Larry, the Law Reviews, and Me

I think that it goes without saying that Larry Solum’s Legal Theory blog provides a tremendous service for legal academics and anyone else interested in contemporary jurisprudential discussions. It turns out that when Larry was a vulnerable senior scholar at San Diego first venturing into the blogosphere, he was helped along by encouragment from a lowly law student.*

solum.jpgIn a recent article in the Lewis & Clark Law Review, Solum writes:

Were it not for some positive feedback, I’m almost sure my career as a blogger would have ended a few weeks into my second foray. At first the feedback came in tiny dribs and drabs. I can actually name the two people who are most responsible for the continued existence of “Legal Theory Blog.” Chris Bertram and Nathan Oman had blogs of their own at the time. . . . Nate Oman recently became a law professor at the College of William and Mary in Virginia. At the time, Oman was a first year law student at Harvard with a blog called “A Good Oman.” And like Bertram, Oman provided thoughtful and appreciative feedback. Bertram and Oman opened my eyes to the blogosphere as a distinctive form of social and intellectual interaction–a space for communicating about serious ideas. Thanks guys. (Lawrence Solum, “Download it While It’s Hot: Open Access and Legal Scholarship,” 10 Lewis & Clark L. Rev. 841, 843-844 (2006))

I tracked down the encouraging post in question here. At the time, however, I was a 3L not a 1L. I was also on the articles committee for the HLR, and Solum’s blog proved extremely useful, providing one other source in trying to figure out where the academic “buzz” was buzzing. Of course, at the end of the day I still think of my time on the articles committee as closely resembling a birthday party that my son recently attended: a bunch of loud and essentially clueless kids, merrily swinging, while blindfolded, at a pinata in the hope that candy would fall out. The memory of discovering Solum, however, does make me wonder what effect blogs are having on law review editors. It seems to me that that there are a number of possibilities.

First, to the extent that law review editors are reading the law blogs, I suspect that blogging serves to raise the profile of academics who would otherwise not make it on to the radar screen of the average law review editor. While this fact has been lamented by some, I can’t help but seeing anything that tends to level the playing field between “big names” and others as a welcome development. Blogging is not always a particularly good proxy for quality scholarship, but to the extent that a non-blog world tilts heavily in favor of a few relatively well-recognized names it probably ameliorates a flawed system. Second, I suspect that the biggest effect is the nationalization of “buzz.” Prior to the internet the “hot” discussions within the legal academy could really only be seen in real time by a handful of professors in the northeast, Chicago, and northern California, as well as a few pockets elsewhere. Everyone else had to wait until the published version of a discussion appeared. Given the life cycle of an academic project, however, publication often comes at the end of an idea’s run rather than at its beginning. Again, I don’t think that blogging has entirely democratized access to ongoing academic discussions, but to the extent that Solum is providing blow by blow accounts of this or that conference, much more information on what is “in the pipeline” is available to editors than has ever been available before. Finally, there is the phenomena of law reviews working to extend the life of their articles beyond publication via online discussions. In some ways, I think that this final development is the most interesting. The first two represent marginal changes in the nature of the law review article selection process. Extending the formal presence of the law reviews into the online world actually represents a new way of using and talking about legal scholarship. Given the widespread evidence that most legal scholarship goes straight from publication to perpetual obscurity, post-publication law review blogging strikes me as the most encouraging effect of blogging on the reviews.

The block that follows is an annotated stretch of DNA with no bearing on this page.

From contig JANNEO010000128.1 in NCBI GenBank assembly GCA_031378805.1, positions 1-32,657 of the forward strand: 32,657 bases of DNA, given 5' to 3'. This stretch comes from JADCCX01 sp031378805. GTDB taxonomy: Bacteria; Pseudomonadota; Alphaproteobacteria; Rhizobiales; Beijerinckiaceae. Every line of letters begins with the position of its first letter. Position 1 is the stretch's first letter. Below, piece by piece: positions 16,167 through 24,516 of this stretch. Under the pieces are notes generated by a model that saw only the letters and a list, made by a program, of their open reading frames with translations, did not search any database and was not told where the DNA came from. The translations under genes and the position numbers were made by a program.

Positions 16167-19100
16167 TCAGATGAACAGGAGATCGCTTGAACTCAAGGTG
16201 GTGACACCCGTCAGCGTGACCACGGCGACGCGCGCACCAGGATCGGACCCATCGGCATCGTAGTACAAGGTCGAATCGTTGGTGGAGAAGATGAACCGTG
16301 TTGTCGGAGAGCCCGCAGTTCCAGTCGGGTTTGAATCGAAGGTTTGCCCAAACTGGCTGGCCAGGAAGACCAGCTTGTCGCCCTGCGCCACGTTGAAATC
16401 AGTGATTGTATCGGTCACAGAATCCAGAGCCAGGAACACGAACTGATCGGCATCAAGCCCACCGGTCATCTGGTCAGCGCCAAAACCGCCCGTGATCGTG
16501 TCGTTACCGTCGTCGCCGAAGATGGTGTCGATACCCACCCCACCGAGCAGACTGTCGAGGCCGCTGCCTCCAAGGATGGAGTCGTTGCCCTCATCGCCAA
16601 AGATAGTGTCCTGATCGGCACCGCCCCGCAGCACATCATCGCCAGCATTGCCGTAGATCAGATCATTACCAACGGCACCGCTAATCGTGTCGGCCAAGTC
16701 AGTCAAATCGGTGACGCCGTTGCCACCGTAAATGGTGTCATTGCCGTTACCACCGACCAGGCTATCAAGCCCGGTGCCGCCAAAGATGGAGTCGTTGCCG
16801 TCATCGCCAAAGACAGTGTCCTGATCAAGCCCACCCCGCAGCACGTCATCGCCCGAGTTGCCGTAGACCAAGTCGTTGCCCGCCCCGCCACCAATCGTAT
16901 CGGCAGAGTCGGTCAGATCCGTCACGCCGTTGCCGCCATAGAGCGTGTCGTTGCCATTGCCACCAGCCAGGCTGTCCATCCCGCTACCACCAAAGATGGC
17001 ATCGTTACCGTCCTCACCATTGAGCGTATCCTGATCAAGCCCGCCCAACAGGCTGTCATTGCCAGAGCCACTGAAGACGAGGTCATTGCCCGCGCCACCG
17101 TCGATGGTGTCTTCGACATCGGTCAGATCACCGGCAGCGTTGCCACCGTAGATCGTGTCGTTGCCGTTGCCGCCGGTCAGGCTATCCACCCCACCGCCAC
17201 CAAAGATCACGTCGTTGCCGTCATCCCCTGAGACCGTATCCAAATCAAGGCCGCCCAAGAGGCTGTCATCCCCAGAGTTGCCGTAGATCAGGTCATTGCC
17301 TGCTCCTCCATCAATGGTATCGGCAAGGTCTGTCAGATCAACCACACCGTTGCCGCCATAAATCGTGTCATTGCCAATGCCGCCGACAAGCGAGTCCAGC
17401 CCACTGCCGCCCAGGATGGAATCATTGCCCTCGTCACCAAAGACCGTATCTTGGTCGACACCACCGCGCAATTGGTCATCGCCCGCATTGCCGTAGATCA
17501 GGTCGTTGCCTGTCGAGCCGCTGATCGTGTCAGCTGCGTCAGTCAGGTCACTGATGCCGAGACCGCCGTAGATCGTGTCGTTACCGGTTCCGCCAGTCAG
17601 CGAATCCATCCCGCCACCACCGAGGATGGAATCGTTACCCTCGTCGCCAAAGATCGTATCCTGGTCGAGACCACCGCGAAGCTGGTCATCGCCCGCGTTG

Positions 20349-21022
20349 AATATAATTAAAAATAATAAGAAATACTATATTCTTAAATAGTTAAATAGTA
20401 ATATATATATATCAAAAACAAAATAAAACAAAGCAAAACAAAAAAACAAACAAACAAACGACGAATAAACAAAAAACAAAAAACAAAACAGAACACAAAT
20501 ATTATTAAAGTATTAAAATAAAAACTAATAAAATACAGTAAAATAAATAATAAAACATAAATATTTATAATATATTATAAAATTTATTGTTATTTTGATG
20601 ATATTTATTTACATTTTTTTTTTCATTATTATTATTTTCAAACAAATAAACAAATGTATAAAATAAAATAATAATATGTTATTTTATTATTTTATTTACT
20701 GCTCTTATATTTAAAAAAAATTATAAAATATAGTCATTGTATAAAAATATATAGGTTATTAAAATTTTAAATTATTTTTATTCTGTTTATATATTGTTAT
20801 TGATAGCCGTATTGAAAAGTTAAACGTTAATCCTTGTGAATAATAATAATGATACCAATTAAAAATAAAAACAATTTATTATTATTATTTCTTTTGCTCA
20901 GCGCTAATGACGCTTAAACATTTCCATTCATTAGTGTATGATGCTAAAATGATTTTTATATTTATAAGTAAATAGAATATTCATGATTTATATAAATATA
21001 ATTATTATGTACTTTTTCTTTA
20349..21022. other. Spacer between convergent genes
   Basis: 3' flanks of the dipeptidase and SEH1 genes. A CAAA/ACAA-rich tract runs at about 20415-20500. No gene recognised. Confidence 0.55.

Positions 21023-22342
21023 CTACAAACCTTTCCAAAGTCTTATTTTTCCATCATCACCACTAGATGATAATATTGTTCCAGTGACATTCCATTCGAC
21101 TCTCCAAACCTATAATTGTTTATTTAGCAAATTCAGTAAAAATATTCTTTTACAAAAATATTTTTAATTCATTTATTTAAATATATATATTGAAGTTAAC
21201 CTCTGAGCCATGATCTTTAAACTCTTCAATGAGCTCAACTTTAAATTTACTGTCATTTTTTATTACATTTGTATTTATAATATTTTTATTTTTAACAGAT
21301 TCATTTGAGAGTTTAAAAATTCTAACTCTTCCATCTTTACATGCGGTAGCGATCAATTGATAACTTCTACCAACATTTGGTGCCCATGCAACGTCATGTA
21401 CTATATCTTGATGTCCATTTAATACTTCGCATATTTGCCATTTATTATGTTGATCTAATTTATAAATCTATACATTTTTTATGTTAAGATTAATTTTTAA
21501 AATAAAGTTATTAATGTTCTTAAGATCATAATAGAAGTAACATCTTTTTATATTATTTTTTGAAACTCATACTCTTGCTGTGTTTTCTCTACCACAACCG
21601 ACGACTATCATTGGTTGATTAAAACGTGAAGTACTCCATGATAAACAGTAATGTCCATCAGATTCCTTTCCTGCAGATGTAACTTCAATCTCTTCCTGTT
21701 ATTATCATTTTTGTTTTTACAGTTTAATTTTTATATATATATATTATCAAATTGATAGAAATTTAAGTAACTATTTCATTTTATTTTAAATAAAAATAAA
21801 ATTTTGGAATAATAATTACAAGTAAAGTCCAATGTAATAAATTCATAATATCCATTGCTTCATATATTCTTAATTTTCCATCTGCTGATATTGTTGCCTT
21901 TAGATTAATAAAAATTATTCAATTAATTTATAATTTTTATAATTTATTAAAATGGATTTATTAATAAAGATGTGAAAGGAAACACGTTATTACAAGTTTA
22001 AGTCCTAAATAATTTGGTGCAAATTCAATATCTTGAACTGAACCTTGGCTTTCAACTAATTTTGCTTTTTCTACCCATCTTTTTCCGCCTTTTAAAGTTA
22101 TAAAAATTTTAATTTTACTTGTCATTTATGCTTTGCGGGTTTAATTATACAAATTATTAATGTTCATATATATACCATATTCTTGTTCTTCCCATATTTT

*The irony, of course, is that Larry blogged this paragraph long before it was published. I missed it on the blogs or SSRN, but read it in print!

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